Entry in progress—B.P.
Wikipedia: Jack Benny
Jack Benny (born Benjamin Kubelsky; February 14, 1894 – December 26, 1974) was an American comedian, vaudevillian, radio, television, and film actor, and violinist. Recognized as a leading American entertainer of the 20th century, Benny portrayed his character as a miser, playing his violin badly. In character, he would be 39 years of age, regardless of his actual age.
Benny was known for comic timing, and the ability to create laughter with a pregnant pause or a single expression, such as his signature exasperated “Well!” His radio and television programs, popular from the 1930s to the 1970s, were a major influence on the sitcom genre.
“Your money or your life”
In an episode broadcast March 28, 1948, Benny borrowed neighbor Ronald Colman’s Oscar, and was returning home when he was accosted by a mugger (voiced by comedian Eddie Marr). After asking for a match to light a cigarette, the mugger demands, “Don’t make a move, this is a stickup. Now, come on. Your money or your life.” Benny paused, and the studio audience—knowing his skinflint character—laughed. The robber then repeated his demand: “Look, bud! I said your money or your life!” Benny snapped back, without a break, “I’m thinking it over!” This time, the audience laughed louder and longer than they had during the pause.
The actual length of the laugh the joke got was five seconds when originally delivered and seven seconds when the gag was reprised on a follow-up show. In fact, the joke is probably not so memorable for the length of the laugh it provoked, but because it became the definitive “Jack Benny joke"—the joke that best illustrated Benny’s “stingy man” persona. The punchline—"I’m thinking it over!"—would not have worked with any other comedian than Benny.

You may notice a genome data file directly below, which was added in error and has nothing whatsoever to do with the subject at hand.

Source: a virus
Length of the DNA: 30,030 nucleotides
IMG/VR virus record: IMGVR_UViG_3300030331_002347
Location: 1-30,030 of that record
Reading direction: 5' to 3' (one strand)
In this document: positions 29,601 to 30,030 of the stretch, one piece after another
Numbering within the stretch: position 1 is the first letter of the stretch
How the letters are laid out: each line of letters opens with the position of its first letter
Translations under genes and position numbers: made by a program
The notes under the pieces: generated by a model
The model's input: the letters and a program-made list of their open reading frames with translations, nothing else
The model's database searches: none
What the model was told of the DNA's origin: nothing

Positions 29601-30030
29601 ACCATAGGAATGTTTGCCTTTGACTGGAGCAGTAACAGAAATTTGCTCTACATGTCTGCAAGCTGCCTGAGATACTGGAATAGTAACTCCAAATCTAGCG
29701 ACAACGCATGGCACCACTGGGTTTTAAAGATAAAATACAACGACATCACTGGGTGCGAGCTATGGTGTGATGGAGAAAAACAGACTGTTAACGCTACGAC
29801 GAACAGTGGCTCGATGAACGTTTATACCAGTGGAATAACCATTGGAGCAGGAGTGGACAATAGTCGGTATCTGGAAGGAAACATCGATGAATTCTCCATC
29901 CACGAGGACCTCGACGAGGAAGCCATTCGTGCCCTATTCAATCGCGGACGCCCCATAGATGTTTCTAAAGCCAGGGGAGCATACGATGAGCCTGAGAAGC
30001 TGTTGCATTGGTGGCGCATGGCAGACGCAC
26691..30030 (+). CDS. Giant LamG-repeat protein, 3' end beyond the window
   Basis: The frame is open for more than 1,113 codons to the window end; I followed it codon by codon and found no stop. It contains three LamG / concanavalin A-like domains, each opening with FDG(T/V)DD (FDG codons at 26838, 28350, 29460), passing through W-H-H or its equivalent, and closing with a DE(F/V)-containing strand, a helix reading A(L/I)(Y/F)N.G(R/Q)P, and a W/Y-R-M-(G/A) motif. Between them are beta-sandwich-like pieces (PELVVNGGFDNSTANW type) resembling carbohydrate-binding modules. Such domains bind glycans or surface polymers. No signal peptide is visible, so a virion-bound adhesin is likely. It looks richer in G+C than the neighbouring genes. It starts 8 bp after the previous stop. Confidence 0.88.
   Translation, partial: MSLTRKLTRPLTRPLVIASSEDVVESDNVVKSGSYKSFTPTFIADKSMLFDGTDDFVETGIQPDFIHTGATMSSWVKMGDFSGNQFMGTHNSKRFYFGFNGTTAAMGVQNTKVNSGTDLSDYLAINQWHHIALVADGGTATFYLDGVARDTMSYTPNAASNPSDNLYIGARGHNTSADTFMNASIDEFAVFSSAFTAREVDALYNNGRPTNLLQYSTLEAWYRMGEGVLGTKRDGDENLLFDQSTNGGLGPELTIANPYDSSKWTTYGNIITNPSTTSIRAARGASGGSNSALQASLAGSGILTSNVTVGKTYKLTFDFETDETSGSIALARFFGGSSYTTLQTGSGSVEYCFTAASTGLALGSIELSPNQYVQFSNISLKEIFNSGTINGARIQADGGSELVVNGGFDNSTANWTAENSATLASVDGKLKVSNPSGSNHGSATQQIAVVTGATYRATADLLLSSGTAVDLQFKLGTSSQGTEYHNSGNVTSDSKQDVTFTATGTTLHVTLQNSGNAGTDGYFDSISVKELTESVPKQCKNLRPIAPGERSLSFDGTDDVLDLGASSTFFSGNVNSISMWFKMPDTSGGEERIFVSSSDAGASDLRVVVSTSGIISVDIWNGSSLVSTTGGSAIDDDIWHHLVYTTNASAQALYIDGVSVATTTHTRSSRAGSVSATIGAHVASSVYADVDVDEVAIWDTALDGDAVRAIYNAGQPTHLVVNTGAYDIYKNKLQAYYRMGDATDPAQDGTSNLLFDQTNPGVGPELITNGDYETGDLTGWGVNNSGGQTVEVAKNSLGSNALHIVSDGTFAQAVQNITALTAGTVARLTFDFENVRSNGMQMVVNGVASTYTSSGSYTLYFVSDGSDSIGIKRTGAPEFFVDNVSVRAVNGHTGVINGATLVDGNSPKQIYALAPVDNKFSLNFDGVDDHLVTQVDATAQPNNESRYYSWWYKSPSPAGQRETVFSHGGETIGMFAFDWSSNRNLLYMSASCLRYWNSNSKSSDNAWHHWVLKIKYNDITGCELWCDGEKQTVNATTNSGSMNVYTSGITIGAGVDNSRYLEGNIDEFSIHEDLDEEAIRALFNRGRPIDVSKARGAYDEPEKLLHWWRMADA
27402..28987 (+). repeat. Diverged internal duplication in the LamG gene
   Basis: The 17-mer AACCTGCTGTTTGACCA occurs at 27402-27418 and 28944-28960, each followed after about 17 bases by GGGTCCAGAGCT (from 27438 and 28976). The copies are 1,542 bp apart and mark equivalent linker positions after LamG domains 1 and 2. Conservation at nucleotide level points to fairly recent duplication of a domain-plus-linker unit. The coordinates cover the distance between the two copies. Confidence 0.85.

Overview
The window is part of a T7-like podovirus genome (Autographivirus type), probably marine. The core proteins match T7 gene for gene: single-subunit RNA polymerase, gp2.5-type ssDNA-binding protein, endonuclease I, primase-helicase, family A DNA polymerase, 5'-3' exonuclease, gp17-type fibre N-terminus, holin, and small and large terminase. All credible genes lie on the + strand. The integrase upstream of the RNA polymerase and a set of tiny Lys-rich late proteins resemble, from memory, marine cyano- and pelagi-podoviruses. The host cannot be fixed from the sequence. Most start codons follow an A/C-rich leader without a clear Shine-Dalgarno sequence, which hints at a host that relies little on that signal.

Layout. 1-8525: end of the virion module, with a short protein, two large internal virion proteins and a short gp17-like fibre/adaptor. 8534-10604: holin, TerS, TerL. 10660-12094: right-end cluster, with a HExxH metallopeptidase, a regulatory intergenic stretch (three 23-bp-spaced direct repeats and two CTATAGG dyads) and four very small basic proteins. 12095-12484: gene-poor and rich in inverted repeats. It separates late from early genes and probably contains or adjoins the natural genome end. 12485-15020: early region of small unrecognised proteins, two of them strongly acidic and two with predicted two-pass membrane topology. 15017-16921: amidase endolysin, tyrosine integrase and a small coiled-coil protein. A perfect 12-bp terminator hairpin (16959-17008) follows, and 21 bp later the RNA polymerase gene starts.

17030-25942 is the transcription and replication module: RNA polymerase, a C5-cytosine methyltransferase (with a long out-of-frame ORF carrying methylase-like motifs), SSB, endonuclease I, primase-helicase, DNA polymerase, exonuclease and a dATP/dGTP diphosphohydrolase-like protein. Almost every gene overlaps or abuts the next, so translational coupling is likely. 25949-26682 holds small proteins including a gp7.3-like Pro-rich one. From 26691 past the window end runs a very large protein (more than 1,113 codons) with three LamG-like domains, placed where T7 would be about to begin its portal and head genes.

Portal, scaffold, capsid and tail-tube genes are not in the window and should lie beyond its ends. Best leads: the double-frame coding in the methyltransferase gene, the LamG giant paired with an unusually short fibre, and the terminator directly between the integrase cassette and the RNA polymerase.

Wikiquote: Jack Benny
Jack Benny (February 14, 1894 – December 26, 1974), born Benjamin Kubelsky, was an American comedian, vaudeville performer, and radio, television, and film actor. He was one of the biggest stars in classic American radio and was also a major television personality.
The Jack Benny Program (1950-1965)
Thug: This is a stickup! Now come on. Your money or your life.
Thug: [repeating] Look, bud, I said ‘Your money or your life.’
Jack Benny: I’m thinking I’m thinking!
3 February 1950, Evening World-Herald (Omaha, NE), “It Happened Last Night” by Earl Wilson, pg. 28, col. 4:
Benny Loves the Big City
Walks New York Streets ‘Like a Rube’”
I lunched with Jack Benny—with him buying me a cocktail first and a cigar afterward, and him paying the check—go ahead, call me a liar.
On another famous occasion on the air, a fellow said to Jack:
“Stick ‘em up, buddy. This is a holdup. Your money or your life.”
There was a long silence. The stickup fellow said, “Come on, your money or your life.” Another long silence and then Jack said four words:
“I’m thinking it over.”
The Laugh Crafters:
Comedy Writing in Radio and TV’s Golden Age
By Jordan R. Young
Beverly Hills, CA: Past Times
. they had come to a point where they had the line, “Your money or your life.” And that stopped them… Milt is pacing up and down, trying to get a follow… And he gets a little peeved at Tack, and he says, “For God’s sakes, Tack, say something.” Tack, maybe he was half asleep—in defense of himself, says, “I’m thinking it over.” And Milt says, “Wait a minute. That’s it.” And that’s the line that went in the script… By the way, that was not the biggest laugh that Jack ever got. It has the reputation of getting the biggest laugh. But that’s not true.
The Jack Benny Program - “Your Money Or Your Life”
Uploaded on Sep 28, 2011
“Great Moments in Sitcom History: A Eulogy” - Kempt’s 5-part series on the moments that shaped sitcom history.
Jack Benny - Your Money or Your Life
Uploaded on Dec 13, 2011
The classic bit from the Jack Benny Program. You can listen to more Jack Benny Program episodes at http://www.VIstaRecords.us.